Recognition and Equipment information

To work main-line passenger services the BTC ordered a fleet of 10, 2,000hp locos under the pilot scheme of the Modernisation Plan. The locos were very successful and several follow-on orders were placed giving a production run of 200 locomotives. The number range allocated was D200 D399.
The order went to English Electric, who sub-contracted assembly work to Vulcan Foundry. The engine used was of established EE design and previously used in both the LMS and SR main-line prototypes. For its new use it was classified 16SVT and set to deliver 2,000hp Electric equipment was provided by English Electric. The large loco was mounted on a 1Co-Co1 wheel configuration with a length of 69ft 6in. Construction of the first loco commenced in 1956 and the finished product was unveiled in March 1958. After its initial on works testing, it was moved to London and allocated to Stratford depot. The locos first outing was on March 18, 1958 when it powered a special from Liverpool Street to Norwich and back.
By September 1958 the 10 locos of the original order were in service and by this time the BTC had placed several follow-on orders. During the summer of 1959 the operational area was increased when ER (GN) services became diesel powered. By May 1959 the first of the follow-on batches were emerging, being allocated to the London Midland Region. Between May 1959 and September 1962 the locos were delivered at a rate of more than one per month, all except the batch D305-D324 being built by Vulcan Foundry. Nos. D305-D324 were built by Robert Stephenson & Hawthorn of Darlington. Allocation was divided between the Eastern, London Midland and Scottish Regions.
When built locos Nos. D200-D323 were fitted with the steam era disc train identification system. By the time Nos. D324 D344 were built this had been superseded by the 4-character alpha/numeric system, two characters fitted either side of the central gangway connection. By early 1961 when the nose end doors were decreed obsolete, Nos. D345-D399 were built with a solid 4-character route box on the nose end.
Train heating was provided by a steam boiler, however when No. D255 was built an early form of Electric Train Supply (ETS) was fitted. Due to the general lack of suitable stock the equipment was used on only a handful of occasions and removed in the mid 1960s.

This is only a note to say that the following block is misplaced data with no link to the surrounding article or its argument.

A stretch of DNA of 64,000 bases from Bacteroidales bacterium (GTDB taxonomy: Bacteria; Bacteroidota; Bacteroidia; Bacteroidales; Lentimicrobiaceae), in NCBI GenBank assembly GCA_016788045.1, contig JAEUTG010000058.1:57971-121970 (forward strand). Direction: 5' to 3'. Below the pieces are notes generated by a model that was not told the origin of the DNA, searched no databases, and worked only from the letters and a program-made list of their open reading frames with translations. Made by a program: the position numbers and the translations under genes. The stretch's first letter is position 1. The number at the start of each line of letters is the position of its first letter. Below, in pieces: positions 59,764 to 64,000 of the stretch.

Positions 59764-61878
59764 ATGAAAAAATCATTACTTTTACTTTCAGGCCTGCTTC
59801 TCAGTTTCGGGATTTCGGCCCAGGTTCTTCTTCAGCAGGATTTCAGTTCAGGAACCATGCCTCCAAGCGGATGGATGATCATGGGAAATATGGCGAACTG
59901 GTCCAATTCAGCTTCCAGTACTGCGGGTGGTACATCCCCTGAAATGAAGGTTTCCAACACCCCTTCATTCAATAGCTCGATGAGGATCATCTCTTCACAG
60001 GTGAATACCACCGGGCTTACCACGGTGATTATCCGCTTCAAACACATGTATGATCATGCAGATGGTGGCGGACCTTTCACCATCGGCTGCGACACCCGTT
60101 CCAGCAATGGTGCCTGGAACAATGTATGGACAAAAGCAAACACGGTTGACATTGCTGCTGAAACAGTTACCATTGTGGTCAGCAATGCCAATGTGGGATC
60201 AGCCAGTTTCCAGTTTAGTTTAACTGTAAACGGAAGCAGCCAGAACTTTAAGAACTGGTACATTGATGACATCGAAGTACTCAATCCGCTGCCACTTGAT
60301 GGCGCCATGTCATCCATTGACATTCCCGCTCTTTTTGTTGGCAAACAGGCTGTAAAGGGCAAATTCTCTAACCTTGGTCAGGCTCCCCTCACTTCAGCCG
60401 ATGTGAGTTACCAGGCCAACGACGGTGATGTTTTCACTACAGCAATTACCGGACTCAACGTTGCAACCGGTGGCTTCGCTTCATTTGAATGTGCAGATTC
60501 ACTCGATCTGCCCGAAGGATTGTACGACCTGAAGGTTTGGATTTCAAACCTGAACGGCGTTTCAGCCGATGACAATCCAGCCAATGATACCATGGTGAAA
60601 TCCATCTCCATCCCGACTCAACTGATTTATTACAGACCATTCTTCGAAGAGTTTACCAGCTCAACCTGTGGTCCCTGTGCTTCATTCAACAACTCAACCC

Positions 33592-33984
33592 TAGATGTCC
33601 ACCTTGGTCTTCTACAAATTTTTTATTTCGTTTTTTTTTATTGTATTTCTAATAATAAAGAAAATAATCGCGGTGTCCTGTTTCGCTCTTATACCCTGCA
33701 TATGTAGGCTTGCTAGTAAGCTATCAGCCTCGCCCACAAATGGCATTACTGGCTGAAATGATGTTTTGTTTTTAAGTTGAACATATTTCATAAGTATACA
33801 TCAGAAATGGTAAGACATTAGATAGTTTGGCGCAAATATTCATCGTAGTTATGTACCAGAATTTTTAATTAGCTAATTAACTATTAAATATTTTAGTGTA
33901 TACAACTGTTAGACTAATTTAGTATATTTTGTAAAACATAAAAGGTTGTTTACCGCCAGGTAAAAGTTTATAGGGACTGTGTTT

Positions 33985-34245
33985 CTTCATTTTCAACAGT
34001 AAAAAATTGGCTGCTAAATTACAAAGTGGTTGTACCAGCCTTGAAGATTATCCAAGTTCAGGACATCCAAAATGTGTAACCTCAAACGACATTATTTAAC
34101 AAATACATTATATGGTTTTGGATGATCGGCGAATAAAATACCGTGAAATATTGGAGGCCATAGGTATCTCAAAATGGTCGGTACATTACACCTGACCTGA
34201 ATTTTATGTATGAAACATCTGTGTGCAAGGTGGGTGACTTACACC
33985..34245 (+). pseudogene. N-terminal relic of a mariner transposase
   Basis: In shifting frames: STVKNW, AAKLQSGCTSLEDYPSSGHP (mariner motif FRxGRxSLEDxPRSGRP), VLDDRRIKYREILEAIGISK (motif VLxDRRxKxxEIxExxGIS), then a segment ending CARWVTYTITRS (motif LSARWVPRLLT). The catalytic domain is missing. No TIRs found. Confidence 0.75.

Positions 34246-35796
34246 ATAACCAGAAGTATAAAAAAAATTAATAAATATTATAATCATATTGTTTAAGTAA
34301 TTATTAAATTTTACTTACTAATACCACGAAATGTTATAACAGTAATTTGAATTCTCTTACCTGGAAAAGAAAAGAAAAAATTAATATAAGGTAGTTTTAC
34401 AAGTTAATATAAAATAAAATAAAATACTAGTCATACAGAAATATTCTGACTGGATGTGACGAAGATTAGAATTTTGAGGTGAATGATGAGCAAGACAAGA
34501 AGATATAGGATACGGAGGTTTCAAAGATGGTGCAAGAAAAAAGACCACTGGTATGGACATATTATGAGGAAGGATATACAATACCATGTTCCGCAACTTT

The fleet were identified as Class 40 under the numerical classification system and remained in general service until 1985 when the class was deemed obsolete. One locomotive, the pioneer No. D200 was retained by BR and used on enthusiasts' specials and withdrawn in May 1988. Several of the fleet have been saved by enthusiast groups who have restored them to full operational condition.
When built the locos were all outshopped in BR green livery, yellow warning panels being added in the mid 1960s. From 1967 locomotives were repainted in BR blue. No D306 (40106) was retained in green with yellow warning ends. No. D200 is part of the National Collection at York.

English Electric Type 4, later Class 40 No. D200 in original as built condition and viewed from its No. 2 end. The loco is painted in BR green livery with white wall tyres for its official delivery photograph. The buffer beam is finished in red. CJM Collection.

Locos D345-D399 were built with a very much cleaned up front end, incorporating a four-charactor central route indicator box, as shown above left on No. D399, the final loco of the build, outside Vulcan Foundry awaiting delivery. The view above right shows No. 40196 painted in standard rail blue with full yellow end at Doncaster Works in 1984 awaiting disposal. CJM Collection/CJM.

English Electric Type 4 Class 40 buffer beam layout, showing a vacuum brake only example. A-train reporting discs, B-front communicating doors, C-blue star multiple control jumper socket, D-blue star multiple control jumper cable, E-vacuum brake pipe, F-coupling, G-steam heat pipe, H main reservoir pipe, I-engine control air pipe. The front end of No. 40045 is illustrated. CJM.
Painted in post 1967 BR rail blue, No. 40113 is seen at llandudno Junction in 1978 on a railtour. This loco still retains its front communicating doors and disc train reporting system. The loco is viewed from its no. 1 or radiator end. CJM.

Restored to immaculate 1960s green livery with a small yellow warning end, the first of the revised body style locos with solid headcode panel No. D345 is seen on display at Old Oak Common. The only additions from its original condition is dual brake equipment, an orange 'safety' line and modern overhead electric line stickers. CJM.